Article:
The Federal Government will Become America's Model Employer for the 21st Century.
Recruit, Retain and Honor a World-Class Workforce to Serve the American People.
Find out more about Federal compensation throughout your career and around the world.
Staffing to align with your agency's mission
Review the new 2014 Federal Employees' Group Life Insurance (FEGLI) Handbook
Answering your questions about Healthcare and Insurance
Manage your retirement online.
Human Resources and Security Specialists should use this tool to determine the correct investigation level for any covered position within the U.S. Federal Government.
OPM’s Human Resources Solutions organization can help your agency answer this critically important question.
Developing senior leaders in the U.S. Government through Leadership for a Democratic Society, Custom Programs and Interagency Courses.
Visit this federal site to search for our regulatory notices, proposed and final rules.
See the latest tweets on our Twitter feed, like our Facebook pages, watch our YouTube videos, and page through our Flickr photos.
Here is good news for Federal agencies trying to cope with a tight labor market! Agencies can use the incentive awards authority (chapter 451 of title 5, Code of Federal Regulations) to establish a referral bonus program that provides incentives to employees who bring new talent into the agency. Using these bonuses judiciously can help agencies tap additional resources in their efforts to recruit new talent using this successful private sector method.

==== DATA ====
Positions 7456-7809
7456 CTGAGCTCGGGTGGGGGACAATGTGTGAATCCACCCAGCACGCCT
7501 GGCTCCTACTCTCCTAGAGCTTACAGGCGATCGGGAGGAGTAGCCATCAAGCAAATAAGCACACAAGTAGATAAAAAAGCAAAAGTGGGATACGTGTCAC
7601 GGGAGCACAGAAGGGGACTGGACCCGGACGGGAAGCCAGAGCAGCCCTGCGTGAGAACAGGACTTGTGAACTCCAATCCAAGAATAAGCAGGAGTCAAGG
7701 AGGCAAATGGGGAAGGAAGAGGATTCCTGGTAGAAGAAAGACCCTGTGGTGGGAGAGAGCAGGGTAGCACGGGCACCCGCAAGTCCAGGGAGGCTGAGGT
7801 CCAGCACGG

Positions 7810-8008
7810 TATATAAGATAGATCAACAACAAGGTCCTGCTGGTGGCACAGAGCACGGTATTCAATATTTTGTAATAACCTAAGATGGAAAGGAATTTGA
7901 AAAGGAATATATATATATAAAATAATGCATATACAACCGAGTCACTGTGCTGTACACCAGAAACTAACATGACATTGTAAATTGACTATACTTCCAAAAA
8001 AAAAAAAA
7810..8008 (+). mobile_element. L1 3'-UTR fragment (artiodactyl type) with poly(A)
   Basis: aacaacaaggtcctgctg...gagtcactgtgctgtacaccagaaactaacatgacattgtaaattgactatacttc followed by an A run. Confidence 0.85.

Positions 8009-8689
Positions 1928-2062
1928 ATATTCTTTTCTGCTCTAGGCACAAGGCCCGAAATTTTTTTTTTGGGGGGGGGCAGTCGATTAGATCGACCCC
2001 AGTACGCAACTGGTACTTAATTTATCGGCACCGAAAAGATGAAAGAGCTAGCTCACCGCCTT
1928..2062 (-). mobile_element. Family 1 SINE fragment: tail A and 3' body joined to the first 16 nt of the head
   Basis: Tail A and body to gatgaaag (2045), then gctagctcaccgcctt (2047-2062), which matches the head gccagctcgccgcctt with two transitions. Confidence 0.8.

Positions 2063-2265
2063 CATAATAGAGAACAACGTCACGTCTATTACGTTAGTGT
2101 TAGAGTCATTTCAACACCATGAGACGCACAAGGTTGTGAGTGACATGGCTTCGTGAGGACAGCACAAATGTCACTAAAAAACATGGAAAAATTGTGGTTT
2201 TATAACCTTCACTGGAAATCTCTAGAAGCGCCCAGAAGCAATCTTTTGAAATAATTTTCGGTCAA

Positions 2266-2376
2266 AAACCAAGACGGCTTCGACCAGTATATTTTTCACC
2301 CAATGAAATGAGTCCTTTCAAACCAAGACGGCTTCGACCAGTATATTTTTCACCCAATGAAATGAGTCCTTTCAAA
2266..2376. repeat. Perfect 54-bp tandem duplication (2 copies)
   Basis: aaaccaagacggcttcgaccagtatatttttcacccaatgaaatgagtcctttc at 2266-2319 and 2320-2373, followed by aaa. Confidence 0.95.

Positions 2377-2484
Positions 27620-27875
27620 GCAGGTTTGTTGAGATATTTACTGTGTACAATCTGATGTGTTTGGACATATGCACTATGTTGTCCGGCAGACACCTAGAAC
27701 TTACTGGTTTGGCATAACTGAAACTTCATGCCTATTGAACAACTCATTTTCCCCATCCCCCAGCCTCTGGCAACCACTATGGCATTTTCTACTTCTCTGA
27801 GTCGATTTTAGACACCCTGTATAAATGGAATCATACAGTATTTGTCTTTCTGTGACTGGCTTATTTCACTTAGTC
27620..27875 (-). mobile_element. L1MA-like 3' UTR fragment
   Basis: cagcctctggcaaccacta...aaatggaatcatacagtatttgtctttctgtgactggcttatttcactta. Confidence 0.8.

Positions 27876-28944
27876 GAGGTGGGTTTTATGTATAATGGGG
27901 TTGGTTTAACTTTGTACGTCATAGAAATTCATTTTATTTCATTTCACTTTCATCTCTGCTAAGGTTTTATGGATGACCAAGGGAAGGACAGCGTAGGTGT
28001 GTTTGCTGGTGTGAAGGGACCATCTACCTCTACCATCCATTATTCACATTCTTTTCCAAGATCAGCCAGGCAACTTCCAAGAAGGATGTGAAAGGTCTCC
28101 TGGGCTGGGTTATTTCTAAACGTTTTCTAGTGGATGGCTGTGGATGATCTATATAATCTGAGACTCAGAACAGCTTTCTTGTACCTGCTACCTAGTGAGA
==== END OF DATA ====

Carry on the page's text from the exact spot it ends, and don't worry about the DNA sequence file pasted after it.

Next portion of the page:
The main difference between these two types of payments is who receives it. In the case of a recruitment bonus, the person who actually accepts the job gets the bonus. Agencies may pay recruitment bonuses to individuals who are newly appointed to the Federal Government and are selected for hard-to-fill positions. The law specifically authorizing recruitment bonuses is in section 5753 of title 5, United States Code. In contrast, a referral bonus goes to the person who refers a job applicant who is selected and successfully employed. The law under which agencies grant referral bonuses is the general incentive awards authority in section 4503 of title 5, United States Code.
Each agency must determine whether using referral bonuses is appropriate. These bonuses might be suitable for employees whose regular job duties do not include recruitment, but who promote employment with their agency and refer potential new employees to their human resources offices. Each agency must establish the criteria it will use to determine when an employee would receive a referral bonus. Possible agency criteria might address the following issues:
Agencies also may want to recognize the outstanding accomplishments of their employees whose job is to recruit and hire new employees. These employees officially hold or attend job fairs, visit schools and college campuses, supply supervisors with hiring certificates, and regularly do their best to get the right person referred for the right job. Generally, these employees would be ineligible for referral bonuses. Agencies should use their regular awards processes to develop specific incentives or recognize these employee accomplishments either through awards based on the employee's rating of record or awards given for specific accomplishments or contributions. Agencies should process and report these awards following their usual reporting procedures.
Agencies process referral bonuses as cash awards and report them to OPM's Central Personnel Data File using a new nature of action code 848. Also, agencies can choose to grant time-off awards as referral bonuses. If so, the agency reports these bonuses using the 846 nature of action code (individual time-off award).